These examples are automatically selected from different online message sources to reflect the current use of the word “bipartisan.” The opinions expressed in the examples do not give the opinion of Merriam-Webster or its publishers. Send us feedback. As the prefix bi- means “two” in Latin, the bilateral essentially means “two sides”. At the time when there were two superpowers, the United States and the Soviet Union regularly conducted bilateral arms negotiations; Such negotiations are now much rarer. Sometimes, bilaterally, it relates to both sides of the same thing. For example, a hip replacement on both sides replaces both hip bones during the same operation. And bilateral symmetry (a term often used by biologists) refers to the fact that in many organisms (such as humans), the left side is essentially the reflection of the right side. The bilateral treaty is the most common type of binding agreement. Each party is both a debtor (a person related to another) to its own promise and a debtor (a person who binds or binds another party) in the commitment of the other party. A contract is signed to ensure that the agreement is clear and legally applicable. Each sales contract is an example of a bilateral contract. A car buyer may agree to pay the seller a certain amount of money in exchange for ownership of the car.
The seller undertakes to provide the title of the vehicle against the amount of sale indicated. If one of the parties does not conclude the end of the agreement, there has been an infringement. Bipartisan is a two-part word. The first element is the prefix bi-, which means “two”; The second is partisan, a word that, through the dialect of central and northern Italy, leads to the Latin part or pars, which means “part”. Partisan himself has a long history as a word in English. It has been used since the sixteenth century as a noun in relation to a loyal supporter of a party, faction or thing (especially blind, biased and unreasonable loyalty). The associated adjective (meaning “of, in relation to or characteristic of a maquisard”) appeared in the nineteenth century, as well as after fifty years apart, the adjective bipartisan. The bilateral compensation units result from bilateral trade and payment agreements concluded with some thirty non-communist trading partners. If the two parts are equal, the unit thus formed is referred to as a bilateral unit. If something is bilateral, it has two sides or it concerns both parts of something.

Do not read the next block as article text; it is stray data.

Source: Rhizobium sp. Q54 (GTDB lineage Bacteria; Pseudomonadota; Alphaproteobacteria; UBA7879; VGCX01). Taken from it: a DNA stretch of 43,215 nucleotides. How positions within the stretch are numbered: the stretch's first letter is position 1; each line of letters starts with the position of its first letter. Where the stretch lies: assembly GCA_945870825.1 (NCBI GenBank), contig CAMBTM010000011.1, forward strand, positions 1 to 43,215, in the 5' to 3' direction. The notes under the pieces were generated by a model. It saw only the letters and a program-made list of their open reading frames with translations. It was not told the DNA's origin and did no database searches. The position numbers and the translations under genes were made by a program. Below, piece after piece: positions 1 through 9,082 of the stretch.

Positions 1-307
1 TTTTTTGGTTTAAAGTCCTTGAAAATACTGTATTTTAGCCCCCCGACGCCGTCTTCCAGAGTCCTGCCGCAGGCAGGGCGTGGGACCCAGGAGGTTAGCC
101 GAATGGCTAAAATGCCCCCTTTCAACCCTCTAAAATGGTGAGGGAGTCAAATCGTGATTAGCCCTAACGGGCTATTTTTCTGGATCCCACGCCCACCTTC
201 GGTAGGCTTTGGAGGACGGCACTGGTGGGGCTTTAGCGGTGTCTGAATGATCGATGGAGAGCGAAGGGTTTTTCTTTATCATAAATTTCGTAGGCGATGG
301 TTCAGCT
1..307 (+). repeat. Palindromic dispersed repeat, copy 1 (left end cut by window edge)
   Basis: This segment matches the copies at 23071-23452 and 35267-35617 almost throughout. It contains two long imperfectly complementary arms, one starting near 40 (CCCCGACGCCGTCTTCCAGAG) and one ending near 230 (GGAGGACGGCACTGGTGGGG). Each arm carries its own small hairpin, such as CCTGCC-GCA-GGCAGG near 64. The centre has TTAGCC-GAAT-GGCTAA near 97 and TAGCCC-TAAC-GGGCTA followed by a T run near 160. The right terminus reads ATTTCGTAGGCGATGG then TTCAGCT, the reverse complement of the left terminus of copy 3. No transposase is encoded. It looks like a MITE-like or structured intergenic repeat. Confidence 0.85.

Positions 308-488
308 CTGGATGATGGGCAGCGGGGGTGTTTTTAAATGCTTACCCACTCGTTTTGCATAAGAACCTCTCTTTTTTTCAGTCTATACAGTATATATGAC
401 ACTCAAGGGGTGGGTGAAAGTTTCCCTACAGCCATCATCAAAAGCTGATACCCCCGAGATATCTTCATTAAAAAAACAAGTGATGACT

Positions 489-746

Discussions between two political parties are referred to as bilateral, as both sides can share their views. In more complex situations, such as multinational trade negotiations, a bilateral treaty can be what is called a “side deal”. In other words, both sides are involved in the general negotiations, but may also see the need for a separate treaty that only concerns their common interests. The bilateral comes from Latin: bi means “two” and lateralis means “to belong to the side”. Debates on topics can be described as bilateral – as long as people from both sides speak up. . . .